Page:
A wounded ex-serviceman, who is supported by Help for Heroes’ Sports Recovery programme, has finished second in the first-ever ParaSkeleton World Cup Series, after finishing in second place just 0.01 seconds behind the USA’s Eric Eierdam in the third and final round of the competition in St Moritz, Switzerland.
Matthew Richardson, 28 from Barton, Hull, a former Lance Bombardier in the British Army, was one of seven athletes competing in the third and final event of the ParaSkeleton World Cup series at Olympia Bob Run, in St Moritz. He posted a combined time of 1:55.49 to claim second place, finishing just 0.01 seconds behind the USA’s Eric Eierdam - the pair have fought a close battle throughout the season.
Matthew was struck by a landmine on patrol in Helmand Province, Afghanistan in 2008. Both of his feet were shattered by the blast and as a result he had to have reconstructive surgery to his left foot. He was medically discharged from the Royal Artillery and now trains and participates in ParaSkeleton events, in the hope of the sport becomes a recognised Paralympic event in 2022.
Matthew has attended a series of training camps as part of the Help for Heroes Sports Recovery Programme, and was one of the very first residents at Help for Heroes’ Recovery Centre, Tedworth House, in Wiltshire in 2011.
Joining Matthew in the race was fellow GBR competitor and Help for Heroes beneficiary, Alex Horsfall who finished in eight place with a combined time of 2:04.46. Alex lost part of his lower left leg and part of his left hand in an attack when serving in Helmand Province in 2009.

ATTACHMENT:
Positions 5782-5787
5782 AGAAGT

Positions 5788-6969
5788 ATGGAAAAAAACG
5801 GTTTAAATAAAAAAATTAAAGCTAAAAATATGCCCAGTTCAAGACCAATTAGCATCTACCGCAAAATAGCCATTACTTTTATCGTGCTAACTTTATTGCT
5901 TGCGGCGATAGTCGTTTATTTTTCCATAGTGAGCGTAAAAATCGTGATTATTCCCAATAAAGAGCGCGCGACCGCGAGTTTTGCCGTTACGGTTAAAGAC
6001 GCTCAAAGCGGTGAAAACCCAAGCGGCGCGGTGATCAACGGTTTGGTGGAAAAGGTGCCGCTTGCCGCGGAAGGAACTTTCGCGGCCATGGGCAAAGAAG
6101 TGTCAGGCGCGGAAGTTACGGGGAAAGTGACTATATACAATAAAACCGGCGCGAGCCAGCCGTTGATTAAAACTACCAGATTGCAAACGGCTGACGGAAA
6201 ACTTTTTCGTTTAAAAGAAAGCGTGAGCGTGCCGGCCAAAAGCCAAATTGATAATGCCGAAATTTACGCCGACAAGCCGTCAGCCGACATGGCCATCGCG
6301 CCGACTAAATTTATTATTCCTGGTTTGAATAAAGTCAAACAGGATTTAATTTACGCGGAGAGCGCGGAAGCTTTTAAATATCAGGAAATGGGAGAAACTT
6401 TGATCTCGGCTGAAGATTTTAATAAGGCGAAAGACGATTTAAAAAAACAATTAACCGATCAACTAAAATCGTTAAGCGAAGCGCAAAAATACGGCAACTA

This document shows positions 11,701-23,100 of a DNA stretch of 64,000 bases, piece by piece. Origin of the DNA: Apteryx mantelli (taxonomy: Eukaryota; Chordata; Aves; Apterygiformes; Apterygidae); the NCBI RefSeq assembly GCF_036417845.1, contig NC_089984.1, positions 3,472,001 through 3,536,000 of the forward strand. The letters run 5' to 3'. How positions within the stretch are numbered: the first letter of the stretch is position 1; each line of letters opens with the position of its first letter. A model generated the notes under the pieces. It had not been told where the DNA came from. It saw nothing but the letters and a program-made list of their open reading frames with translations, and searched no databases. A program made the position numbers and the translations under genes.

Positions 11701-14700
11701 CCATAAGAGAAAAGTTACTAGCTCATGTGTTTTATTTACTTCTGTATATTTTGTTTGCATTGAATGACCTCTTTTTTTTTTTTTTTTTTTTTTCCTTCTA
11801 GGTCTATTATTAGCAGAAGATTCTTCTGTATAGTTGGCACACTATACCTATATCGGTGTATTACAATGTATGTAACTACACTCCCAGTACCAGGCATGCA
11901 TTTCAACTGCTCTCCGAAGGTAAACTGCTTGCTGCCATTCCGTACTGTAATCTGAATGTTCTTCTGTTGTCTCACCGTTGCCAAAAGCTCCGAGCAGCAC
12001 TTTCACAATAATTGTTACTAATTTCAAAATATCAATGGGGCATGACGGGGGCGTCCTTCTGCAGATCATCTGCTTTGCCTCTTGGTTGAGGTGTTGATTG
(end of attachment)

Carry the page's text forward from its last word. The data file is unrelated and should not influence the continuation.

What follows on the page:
Corie Mapp, who lives near Swindon, recently won the first-ever ParaBobsleigh World Cup race in Igls, Austria. Corie is due to compete in the final round of the FIBT ParaBobsleigh event tomorrow at 09.00 & 14.00 (GMT+1). Corie was injured in 2010 by an Improvised Explosive Device blast in Afghanistan, where he lost both legs below the knee and suffered other severe injuries.
Post injury, and with the support of Help for Heroes, Corie soon discovered the restorative nature of sport. In 2013, Help for Heroes enabled Corie to compete for the UK in America’s Warrior Games. He was subsequently chosen to be part of the British Paralympic Association’s Paralympic Inspiration Programme. Through the programme, the 35-year-old was able to attend the Sochi Paralympic Games in 2014 providing him with first-hand experience of what a Winter Games is about and give him the best possible chance of success at Rio 2016 – in his other sport of sitting volleyball. He was also selected as part of the Help for Heroes supported British Armed Forces team at Prince Harry’s inaugural Invictus Games and was part of the Sitting Volleyball team who secured Gold at the event.
Help for Heroes has been involved with Sports Recovery since 2008, and in the past year alone have offered 300 events across 50 different sports enabling over 2,100 wounded, injured and sick service personnel and veterans to take part in adaptive sports from grassroots through to performance level.
To find out more about Help for Heroes’ Sports Recovery Programme follow @H4H_SR on Twitter.